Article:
Wine May Lower Risk of Heart Disease and Cancer in Men


2013-07-23 13:27

According to the results of a French study, moderate consumption of wine by men may reduce the risk of heart disease and cancer. Researchers from the Universite Paris Ouest Nanterre La Defense and Bordeaux Segalen University studied more than 35,000 men between the ages of 40 to 65 for a total of twenty-eight years.

In men whose alcohol consumption was mostly wine, the risk of death from heart disease was lowered by 40%. The risk death from lung, lip, oral cavity, pharynx, larynx, bladder and rectal cancers were lowered by 20%.

Red wine in particular has been studied over the past several decades due to its association with reduced mortality. For example, a study from the Journal of Epidemiology and Community Health suggest that drinking up to a half a glass of wine daily can boost life expectancy in males by five years.

Components such as flavonoids and other antioxidants are thought to be the substances most protective. Resveratrol, for example, is a polyphenol that appears to help prevent damage to blood vessels, reduces LDL cholesterol, and could prevent blood clots. The antioxidant may also help protect against inflammation and diabetes.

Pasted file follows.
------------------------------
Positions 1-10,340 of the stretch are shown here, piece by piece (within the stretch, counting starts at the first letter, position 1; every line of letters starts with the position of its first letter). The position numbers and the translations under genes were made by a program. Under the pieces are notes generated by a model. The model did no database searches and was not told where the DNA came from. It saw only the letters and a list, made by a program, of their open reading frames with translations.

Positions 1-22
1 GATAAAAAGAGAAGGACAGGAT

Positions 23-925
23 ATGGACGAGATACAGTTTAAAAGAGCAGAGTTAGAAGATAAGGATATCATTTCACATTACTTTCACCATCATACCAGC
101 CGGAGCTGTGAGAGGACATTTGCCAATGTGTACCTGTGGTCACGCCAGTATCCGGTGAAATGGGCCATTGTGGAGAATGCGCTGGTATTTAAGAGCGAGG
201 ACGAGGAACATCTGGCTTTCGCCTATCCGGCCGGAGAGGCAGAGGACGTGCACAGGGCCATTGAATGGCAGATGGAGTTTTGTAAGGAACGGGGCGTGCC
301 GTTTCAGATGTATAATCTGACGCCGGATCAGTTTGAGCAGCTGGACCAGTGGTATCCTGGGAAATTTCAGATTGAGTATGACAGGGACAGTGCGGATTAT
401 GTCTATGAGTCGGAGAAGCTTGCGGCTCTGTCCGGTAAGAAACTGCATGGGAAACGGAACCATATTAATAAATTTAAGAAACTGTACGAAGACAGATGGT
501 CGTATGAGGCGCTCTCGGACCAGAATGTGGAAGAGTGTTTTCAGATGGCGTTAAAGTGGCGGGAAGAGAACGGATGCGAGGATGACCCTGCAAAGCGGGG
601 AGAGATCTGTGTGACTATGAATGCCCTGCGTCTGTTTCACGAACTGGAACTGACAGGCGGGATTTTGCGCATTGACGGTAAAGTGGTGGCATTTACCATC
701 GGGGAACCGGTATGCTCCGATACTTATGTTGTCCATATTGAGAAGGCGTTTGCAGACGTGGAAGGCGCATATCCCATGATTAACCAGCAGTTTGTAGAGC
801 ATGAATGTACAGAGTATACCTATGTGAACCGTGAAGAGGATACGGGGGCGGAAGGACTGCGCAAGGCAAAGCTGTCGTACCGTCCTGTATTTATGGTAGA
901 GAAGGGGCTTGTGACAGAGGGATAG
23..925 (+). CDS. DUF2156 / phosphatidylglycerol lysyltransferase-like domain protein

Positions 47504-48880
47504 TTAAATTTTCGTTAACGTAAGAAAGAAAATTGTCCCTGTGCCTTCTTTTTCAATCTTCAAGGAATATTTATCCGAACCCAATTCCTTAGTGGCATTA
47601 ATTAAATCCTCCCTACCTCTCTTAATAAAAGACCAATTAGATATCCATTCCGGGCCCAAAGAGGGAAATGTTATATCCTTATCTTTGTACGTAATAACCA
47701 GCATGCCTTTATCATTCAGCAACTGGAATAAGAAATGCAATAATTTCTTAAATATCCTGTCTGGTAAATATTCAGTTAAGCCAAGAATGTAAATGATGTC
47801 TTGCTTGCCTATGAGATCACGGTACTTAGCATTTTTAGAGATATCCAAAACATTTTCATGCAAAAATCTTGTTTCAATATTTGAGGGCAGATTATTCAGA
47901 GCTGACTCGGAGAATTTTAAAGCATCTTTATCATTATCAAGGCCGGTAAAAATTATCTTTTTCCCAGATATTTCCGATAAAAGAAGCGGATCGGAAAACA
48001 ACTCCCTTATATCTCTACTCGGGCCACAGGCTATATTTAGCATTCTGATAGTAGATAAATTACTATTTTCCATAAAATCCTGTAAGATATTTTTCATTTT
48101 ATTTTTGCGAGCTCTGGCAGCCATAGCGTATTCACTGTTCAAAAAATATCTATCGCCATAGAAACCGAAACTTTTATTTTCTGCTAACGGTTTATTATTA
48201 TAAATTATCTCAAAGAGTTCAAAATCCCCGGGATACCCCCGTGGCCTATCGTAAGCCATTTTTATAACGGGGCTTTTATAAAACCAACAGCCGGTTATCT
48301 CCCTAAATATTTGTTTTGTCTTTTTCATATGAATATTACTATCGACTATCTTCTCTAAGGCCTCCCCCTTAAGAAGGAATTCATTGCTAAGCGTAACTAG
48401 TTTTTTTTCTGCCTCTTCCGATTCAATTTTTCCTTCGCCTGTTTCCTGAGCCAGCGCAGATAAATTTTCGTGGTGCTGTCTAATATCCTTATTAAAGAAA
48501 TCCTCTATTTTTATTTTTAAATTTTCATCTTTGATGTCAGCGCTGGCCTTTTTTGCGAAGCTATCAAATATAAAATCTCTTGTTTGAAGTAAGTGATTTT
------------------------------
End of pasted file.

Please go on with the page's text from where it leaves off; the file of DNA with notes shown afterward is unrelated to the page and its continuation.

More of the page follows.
But one should always keep in mind the concept of moderation – meaning one drink a day maximum for women and only one to two drinks per day for men. Drinking excessive alcohol can increase the risk of accidents, high blood pressure, obesity, stroke, breast cancer, and alcoholism.

The American Heart Association recommends men consult their doctor on the benefits and risks of consuming alcohol.

References:
Streppel MT, Ocke MC, Boshuizen HC, Kok FJ, Kromhout D. Long-Term Wine Consumption Is Related To Cardiovascular Mortality And Life Expectancy Independently Of Moderate Alcohol Intake: The Zutphen Study. British Medical Journal. 2011.
WineHealth 2013: The Australian Wine Research Institute
American Heart Association